"I am a shieldmaiden and my hand is ungentle. I thank you that I need not keep to my chamber."
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Here's an ever-evolving list of female characters who share some of the same traits is Éowyn. Some of them come from mythology, and were surely influences on J.R.R. Tolkien's creation of the Rohirrim shieldmaiden. Others are from history, classic literature, and drama.

This list was getting big, so I added the top menu for easier browsing. Don't forget to check out the extras at the bottom of this page--modern heroines, sisters you've suggested, etc.

Arwen Undómiel
Lúthien Tinúviel
Galadriel Alatáriel
Niamh Chin Oir
Mary Read
Ann Bonny
Ching Shih
Grace O'Malley

"Evenstar" Arwen Undómiel
The Lord of the Rings

She and Éowyn don't travel in the same circles in LotR, which is probably for the best. A lot of Éowyn fans might not be too fond of the elven daughter of Elrond, but I like her. She gave up her immortality--after having been around for some 2,800 years--to marry Aragorn. This puts her on a short list of Half-elven folks who, having the choice of being mortal or immortal, picked the former, the most famous of these being the first king of Numenor, Elros, who was Aragorn's distant ancestor (so the symmetry's nice).

"Nightingale" Lúthien Tinúviel
The Lord of the Rings

Before Arwen and Aragorn, there was Lúthien and Beren. Lúthien's father forbid her to love the mortal Beren, and sent him on an impossible quest to steal one of the silmarils from Morgoth's crown. Lúthien rescued Beren (and even subdued Sauron in a one-on-one fight!), but both of them ended up dying--him of wounds and her of grief. In the afterlife, the god Mandos was so moved by Lúthien's singing that he restored the "Nightingale" and her love Beren as mortals and they lived out their days in Middle-Earth. Arwen is said to be Lúthien's likeness reborn.

"Radiant Garland" Galadriel Alatáriel
The Lord of the Rings

Another elf, but important because of her power and strength as a female character in LotR. Galadriel is Arwen's grandmother. She was born in Valinor, the mystical retreat of the Elves, but moved to Beleriand with her brothers. There, she met Celeborn, and when Beleriand was destroyed by Morgoth (so much so that it sank into the sea!), Galadriel and Celeborn became the rulers of Lothlorien, while most of the other elves went back to Valinor.

"Treasure" Freya
Norse mythology

In Norse mythology, from which Tolkien was greatly inspired, the two factions of gods--the Aesir and the Vanir--were always at war. Freya, a member of the older race of Vanir, eventually made peace with Odin, the leader of the Aesir. She and many of the Vanir went to live in Asgard with the Aesir as a token of friendship. Freya and Odin, who eventually became her husband, both took slain warriors to their halls of Sessrumnir and Valhalla. Freya's hall was also the sanctuary for mortal women.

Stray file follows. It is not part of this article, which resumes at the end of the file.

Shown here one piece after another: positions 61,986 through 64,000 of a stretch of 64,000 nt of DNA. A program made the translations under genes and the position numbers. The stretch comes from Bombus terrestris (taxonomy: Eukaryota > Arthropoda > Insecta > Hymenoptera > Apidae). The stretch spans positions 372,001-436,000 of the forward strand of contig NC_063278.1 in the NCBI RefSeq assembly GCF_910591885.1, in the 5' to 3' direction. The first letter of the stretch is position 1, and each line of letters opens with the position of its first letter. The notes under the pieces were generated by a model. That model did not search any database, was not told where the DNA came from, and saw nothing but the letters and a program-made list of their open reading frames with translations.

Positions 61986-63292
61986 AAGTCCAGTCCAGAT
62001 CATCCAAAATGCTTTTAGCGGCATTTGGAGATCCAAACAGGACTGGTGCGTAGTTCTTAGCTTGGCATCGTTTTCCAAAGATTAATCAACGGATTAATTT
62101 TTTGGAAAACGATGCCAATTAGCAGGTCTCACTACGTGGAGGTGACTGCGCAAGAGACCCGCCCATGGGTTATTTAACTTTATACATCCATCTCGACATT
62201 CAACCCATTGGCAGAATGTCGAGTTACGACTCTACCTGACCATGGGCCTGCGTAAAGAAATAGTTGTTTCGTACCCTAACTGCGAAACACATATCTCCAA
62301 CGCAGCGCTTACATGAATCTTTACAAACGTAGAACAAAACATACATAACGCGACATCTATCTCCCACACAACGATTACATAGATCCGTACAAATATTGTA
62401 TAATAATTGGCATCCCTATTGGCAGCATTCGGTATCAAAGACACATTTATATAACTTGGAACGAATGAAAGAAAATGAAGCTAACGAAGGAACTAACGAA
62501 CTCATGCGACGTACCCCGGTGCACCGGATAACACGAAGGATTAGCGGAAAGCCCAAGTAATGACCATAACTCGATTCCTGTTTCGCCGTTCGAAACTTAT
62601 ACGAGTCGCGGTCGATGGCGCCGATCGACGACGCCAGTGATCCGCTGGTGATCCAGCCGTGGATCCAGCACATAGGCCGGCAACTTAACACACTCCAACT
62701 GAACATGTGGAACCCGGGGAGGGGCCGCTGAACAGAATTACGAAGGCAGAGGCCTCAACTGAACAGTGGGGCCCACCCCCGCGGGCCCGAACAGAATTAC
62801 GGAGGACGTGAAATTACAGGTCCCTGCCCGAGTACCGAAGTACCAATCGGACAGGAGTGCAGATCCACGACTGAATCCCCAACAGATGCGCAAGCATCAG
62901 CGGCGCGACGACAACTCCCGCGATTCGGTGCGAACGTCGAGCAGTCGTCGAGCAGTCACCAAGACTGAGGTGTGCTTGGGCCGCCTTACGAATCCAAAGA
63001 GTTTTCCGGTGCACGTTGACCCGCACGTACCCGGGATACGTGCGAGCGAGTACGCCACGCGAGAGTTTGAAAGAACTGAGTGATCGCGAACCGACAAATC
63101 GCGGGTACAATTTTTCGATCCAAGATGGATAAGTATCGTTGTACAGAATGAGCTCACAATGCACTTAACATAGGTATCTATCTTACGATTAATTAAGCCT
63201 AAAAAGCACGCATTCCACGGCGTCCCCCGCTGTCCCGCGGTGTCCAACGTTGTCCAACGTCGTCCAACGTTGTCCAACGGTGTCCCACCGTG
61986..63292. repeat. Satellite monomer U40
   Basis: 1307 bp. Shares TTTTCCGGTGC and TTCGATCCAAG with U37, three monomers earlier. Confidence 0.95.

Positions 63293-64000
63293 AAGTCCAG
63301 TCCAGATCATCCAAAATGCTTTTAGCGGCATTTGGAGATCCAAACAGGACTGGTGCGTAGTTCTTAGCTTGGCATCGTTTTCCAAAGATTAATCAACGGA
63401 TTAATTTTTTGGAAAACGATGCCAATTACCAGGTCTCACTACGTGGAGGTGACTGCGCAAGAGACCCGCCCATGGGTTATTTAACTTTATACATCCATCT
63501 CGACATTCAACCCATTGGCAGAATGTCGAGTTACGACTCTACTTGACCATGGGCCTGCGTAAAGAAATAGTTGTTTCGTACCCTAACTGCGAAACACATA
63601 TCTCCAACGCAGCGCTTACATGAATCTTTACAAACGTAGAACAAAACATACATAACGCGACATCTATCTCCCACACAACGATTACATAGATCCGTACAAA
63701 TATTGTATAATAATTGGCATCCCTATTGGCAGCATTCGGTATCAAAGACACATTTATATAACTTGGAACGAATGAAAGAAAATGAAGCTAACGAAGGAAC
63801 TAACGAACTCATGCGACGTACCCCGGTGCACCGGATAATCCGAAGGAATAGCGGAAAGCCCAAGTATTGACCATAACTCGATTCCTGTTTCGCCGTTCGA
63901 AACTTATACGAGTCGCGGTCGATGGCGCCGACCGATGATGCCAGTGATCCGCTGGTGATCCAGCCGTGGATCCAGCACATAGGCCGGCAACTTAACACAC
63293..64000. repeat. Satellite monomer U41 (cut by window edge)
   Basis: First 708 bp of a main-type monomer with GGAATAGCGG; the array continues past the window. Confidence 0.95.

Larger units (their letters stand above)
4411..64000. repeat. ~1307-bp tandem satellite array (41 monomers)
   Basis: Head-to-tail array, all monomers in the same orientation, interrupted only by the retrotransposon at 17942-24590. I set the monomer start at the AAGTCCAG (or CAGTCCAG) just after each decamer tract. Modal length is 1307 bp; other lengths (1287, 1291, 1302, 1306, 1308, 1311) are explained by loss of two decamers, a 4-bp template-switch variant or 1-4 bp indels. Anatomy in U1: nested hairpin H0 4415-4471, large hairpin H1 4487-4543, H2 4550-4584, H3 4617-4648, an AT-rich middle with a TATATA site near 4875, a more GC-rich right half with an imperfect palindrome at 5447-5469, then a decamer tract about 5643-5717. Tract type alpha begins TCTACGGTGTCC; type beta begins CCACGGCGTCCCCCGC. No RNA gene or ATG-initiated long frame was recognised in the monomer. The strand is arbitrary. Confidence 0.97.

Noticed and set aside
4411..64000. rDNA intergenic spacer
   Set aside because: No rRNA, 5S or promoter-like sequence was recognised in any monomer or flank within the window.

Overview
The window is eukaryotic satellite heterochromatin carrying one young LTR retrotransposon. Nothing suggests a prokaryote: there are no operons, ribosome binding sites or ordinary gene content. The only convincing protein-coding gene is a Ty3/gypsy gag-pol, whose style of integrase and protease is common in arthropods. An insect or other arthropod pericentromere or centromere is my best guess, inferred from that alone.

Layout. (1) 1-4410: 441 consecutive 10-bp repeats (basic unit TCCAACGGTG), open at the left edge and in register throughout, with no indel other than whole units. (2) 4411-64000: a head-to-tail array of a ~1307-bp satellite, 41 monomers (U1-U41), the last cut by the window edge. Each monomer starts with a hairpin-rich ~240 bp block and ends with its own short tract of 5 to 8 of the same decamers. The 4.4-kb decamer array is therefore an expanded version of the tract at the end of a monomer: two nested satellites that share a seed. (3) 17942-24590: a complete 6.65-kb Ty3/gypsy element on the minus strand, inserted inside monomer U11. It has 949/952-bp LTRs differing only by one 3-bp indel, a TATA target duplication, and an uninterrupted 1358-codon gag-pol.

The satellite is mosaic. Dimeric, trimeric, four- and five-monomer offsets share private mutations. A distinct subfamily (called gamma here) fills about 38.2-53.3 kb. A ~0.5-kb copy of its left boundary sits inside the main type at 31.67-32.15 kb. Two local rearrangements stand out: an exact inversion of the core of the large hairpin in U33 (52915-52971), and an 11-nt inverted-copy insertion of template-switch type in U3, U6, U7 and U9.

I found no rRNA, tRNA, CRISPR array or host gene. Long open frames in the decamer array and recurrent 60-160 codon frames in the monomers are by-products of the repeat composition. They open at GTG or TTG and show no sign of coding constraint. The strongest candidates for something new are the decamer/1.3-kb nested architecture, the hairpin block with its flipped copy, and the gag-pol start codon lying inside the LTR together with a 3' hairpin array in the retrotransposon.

"Golden Hair" Niamh Chin Oir
Celtic mythology

In Celtic myth, Niamh (Neev) was the daughter of the sea god Manannan. She fell in love with the mortal poet Oisin (Isheen), and invited him to her faerie isle to be her lover. They lived there for years until Oisin began to miss his homeland. Seeing Oisin's grief, Niamh let him return home, knowing she would never see him again.

"Protectress" Athena
Greek mythology

Zeus' pride and joy who sprang from his head fully-grown and armored (!) after he swallowed her as a child for fear that she would grow to be more powerful than himself. Instead, she became the favorite goddess of the ancient Greeks, symbolizing just about everything from war and justice to art and wisdom. Most of her statues have the familiar helmet, toga and shield, but I like this picture of her better.

Norse mythology

A tragic love story from Norse mythology with a happy ending. Ingeborg was imprisoned in Balder's temple by her watchful brothers to keep her away from her beloved Frithiof, whom her brothers thought was beneath her. Frithiof tried to break her out, but she refused to go with him out of honor to her family. She was married to an old chieftain named Sigurd, and stayed loyal to him. When Sigurd finally died of old age, the childhood sweethearts Ingeborg and Frithiof were married.

1st century Britain

In the first century in Britain, King Prasutagus of Iceni died and left half of his land to the Romans and half to his daughters. The Romans decided to take the entire kingdom for themselves, which led to the eventual revolt of the Iceni tribe, led by Prasutagus' widow, Boudicca, along with her daughters. She drove the Romans out of London and surrounding cities, but her rebellion was eventually crushed by the Roman governor Caius Paulinus. Rather than face slavery, Boudicca poisoned herself.

Greek mythology/ Homer's Iliad

The young wife of the noble Hector, the great Trojan warrior. She watched Achilles kill her husband, her father, and all seven of her brothers before she was taken captive by Achilles' son Neoptolemus. She bore him three sons as his mistress (much to the jealousy of his own wife who was barren). Eventually, she married Helenus, another Trojan captive, and lived out her life in Asia Minor.

Celtic mythology